Rounded Global Status Rank: G5 - Secure
Reasons: Secure in large range, primarily in southeastern U.S.; common in Florida, uncomon and localized elsewhere.
Common in Florida, uncommon elsewhere (Page and Burr 2011.
Trend over the past 10 years or three generations is uncertain but likely relatively stable.
Global Short Term Trend: Relatively stable (=10% change)
Comments: Trend over the past 10 years or three generations is uncertain but likely relatively stable.
Comments: No major threats are known.
Relevance to Humans and Ecosystems
The golden topminnow (Fundulus chrysotus) is a fish of the genus Fundulus and is a United States native fish mostly distributed throughout the southeast; ranging from Kentucky and Ohio south into Florida. Although it has such a wide distribution throughout the south, the habitats and micro-habitats that it occupies do not differ much from one area of distribution to others. The golden topminow is a small surface feeding fish that tends to reproduce late in the spring season and on into the early parts of the summer, and although the fry reach maturity fairly quickly the longevity of the golden topminow is quite short. Because the golden topminow is lower in the trophic level and is a small fish, it primarily feeds on small and/or drifting organisms at, or near the surface of, vegetated areas. This particular topminnow is not currently listed as an endangered species, nor does it have any particular type of management plan.
As stated above, the golden topminow is geographically distributed throughout the southeastern portion of the continental U.S. Specifically, the golden topminow inhabits the Santee River Drainage of South Carolina west to the Trinity River Drainage of Texas. It can also be found throughout the Mississippi Embayment north to Kentucky, and Missouri. Further south, the golden topminow inhabits the Lower Coastal Plain and is commonly scattered throughout Florida. It has even been documented stretching its distribution northwest, extending into the Gulf Coastal Plain in McCurtain County Oklahoma and Mississippi County Missouri Outside of these areas, the golden topminow is extremely localized and uncommon.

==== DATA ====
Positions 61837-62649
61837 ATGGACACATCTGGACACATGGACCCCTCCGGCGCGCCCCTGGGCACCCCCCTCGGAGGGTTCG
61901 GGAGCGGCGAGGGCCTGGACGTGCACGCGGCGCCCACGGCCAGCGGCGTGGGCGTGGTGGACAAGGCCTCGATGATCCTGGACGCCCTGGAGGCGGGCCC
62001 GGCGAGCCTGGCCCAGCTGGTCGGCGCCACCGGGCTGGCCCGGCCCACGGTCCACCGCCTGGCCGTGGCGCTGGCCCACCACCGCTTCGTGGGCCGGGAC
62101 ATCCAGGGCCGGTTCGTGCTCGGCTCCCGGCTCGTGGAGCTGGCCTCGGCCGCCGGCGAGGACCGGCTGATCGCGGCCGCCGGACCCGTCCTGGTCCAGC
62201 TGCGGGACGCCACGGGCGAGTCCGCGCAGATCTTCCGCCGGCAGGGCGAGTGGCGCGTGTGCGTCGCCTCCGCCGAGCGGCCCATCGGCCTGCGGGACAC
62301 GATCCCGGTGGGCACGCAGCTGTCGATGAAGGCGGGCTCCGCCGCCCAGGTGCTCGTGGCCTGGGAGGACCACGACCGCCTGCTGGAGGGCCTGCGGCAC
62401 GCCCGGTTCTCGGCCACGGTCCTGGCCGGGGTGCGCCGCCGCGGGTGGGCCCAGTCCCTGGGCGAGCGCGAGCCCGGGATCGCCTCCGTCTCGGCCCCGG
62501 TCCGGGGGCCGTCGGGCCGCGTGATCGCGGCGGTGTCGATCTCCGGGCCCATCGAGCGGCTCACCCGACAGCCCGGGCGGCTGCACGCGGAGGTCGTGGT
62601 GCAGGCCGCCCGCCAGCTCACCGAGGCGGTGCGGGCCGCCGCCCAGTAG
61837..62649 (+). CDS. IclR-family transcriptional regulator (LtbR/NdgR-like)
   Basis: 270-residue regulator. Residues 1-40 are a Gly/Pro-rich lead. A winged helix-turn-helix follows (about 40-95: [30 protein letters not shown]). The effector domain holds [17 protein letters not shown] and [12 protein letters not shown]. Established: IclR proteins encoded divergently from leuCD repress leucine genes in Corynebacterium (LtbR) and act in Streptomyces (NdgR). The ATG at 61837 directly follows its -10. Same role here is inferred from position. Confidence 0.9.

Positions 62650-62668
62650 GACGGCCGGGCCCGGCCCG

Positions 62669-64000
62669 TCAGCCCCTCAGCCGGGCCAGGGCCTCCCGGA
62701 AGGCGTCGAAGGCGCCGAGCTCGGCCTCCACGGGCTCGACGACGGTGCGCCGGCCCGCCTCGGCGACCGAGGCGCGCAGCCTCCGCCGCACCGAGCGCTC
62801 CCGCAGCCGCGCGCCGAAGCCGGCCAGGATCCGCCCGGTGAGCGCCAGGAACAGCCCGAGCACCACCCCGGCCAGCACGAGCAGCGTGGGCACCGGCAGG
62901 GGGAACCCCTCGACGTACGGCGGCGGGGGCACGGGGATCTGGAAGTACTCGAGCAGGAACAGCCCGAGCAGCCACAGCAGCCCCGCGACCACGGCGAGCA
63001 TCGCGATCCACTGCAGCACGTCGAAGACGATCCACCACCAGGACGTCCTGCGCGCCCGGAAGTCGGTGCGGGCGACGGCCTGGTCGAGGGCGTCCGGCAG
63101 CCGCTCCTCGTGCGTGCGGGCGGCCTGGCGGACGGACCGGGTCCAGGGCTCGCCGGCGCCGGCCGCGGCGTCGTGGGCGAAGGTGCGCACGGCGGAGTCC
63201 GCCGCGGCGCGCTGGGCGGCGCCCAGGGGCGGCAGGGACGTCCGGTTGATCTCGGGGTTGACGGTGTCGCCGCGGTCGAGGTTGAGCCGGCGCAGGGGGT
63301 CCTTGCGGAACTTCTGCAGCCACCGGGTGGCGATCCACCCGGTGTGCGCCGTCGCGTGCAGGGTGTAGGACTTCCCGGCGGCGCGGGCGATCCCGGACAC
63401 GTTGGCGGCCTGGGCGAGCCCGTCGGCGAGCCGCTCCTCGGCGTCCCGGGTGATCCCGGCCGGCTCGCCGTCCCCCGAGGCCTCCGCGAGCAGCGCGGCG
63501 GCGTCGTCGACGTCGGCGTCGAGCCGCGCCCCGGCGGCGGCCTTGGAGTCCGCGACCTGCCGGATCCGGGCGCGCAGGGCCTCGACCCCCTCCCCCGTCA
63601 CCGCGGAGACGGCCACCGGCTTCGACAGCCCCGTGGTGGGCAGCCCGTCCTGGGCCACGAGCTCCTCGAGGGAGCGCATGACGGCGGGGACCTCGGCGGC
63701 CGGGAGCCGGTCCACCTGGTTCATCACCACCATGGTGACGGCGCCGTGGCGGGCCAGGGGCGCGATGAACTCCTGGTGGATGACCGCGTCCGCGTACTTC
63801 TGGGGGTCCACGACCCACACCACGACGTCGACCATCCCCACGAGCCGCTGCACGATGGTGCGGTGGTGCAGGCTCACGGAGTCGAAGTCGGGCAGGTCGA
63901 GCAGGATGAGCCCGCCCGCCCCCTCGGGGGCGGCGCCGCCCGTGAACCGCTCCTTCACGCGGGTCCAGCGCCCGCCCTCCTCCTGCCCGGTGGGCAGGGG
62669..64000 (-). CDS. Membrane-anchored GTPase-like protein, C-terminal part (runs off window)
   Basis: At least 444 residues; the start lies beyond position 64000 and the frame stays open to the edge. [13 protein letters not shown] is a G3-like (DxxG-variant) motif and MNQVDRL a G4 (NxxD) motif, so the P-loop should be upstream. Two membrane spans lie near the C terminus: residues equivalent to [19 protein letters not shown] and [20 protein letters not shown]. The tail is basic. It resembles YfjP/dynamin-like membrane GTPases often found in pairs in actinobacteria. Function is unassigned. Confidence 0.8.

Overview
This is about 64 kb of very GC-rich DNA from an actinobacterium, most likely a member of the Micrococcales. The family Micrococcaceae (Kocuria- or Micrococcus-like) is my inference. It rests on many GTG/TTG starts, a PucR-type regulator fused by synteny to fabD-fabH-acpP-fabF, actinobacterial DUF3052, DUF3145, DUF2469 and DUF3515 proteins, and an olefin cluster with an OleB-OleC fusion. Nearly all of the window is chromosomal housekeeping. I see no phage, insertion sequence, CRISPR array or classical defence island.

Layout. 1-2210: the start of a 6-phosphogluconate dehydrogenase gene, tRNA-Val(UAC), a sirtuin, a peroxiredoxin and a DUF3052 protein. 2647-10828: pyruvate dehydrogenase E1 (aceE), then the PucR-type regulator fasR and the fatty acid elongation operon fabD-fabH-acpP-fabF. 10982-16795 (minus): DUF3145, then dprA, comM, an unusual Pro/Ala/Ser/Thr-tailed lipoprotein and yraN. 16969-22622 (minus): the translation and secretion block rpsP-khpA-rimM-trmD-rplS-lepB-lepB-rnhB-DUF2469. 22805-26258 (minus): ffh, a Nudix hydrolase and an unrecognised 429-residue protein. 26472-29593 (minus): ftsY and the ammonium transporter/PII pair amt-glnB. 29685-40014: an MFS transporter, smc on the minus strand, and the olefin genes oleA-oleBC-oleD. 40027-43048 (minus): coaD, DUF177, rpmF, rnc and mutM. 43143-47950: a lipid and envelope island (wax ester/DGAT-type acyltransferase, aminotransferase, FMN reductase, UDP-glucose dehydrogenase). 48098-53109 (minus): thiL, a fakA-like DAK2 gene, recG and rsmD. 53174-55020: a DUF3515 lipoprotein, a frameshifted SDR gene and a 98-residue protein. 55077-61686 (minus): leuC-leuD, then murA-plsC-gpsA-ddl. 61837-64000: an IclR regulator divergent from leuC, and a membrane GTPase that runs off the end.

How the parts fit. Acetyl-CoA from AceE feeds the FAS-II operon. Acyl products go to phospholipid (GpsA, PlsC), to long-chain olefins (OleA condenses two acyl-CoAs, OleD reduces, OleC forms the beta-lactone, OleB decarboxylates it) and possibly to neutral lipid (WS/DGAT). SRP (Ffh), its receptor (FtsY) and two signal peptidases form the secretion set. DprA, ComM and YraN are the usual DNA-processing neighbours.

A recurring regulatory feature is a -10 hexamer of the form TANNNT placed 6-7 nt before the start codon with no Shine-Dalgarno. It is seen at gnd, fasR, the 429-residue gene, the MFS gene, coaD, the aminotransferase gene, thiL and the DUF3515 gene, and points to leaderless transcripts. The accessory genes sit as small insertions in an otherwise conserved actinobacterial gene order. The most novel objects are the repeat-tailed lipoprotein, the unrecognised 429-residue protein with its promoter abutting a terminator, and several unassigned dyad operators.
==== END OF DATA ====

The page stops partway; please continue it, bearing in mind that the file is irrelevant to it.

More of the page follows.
The golden topminow's diet ranges from aquatic plants to terrestrial invertebrates but consists mostly of aquatic invertebrates. Food habits were studied among many different species of fish throughout Lake Seminole, Florida-Georgia, including the food habits of the golden topminnow. The golden topminow was observed feeding on small proportions of Macrophytes (aquatic vegetation) and a much wider array of aquatic invertebrates, including Gastropoda (snails/slugs), large quantities of Ostracoda (seed shrimp), Ephemeroptera (mayflies), Coleoptera (water-beetles), and Chironomidae (non-biting midge flies). Although the golden topminow's diet does not include vertebrate prey, the most common food sources are seed shrimp and midge larvae with water beetles and mayflies as minor contributors to its diet. Because of its trophic level position, the golden topminow also has a wide array of predators that feed on smaller, surface feeding vertebrates. These include, but are not limited to the largemouth bass, Micropterus salmoides, the redear sunfish, Lepomis microlophus, the bluegill sunfish, Lepomis macrochirus, and the Bluespotted sunfish, Enneacanthus gloriosus.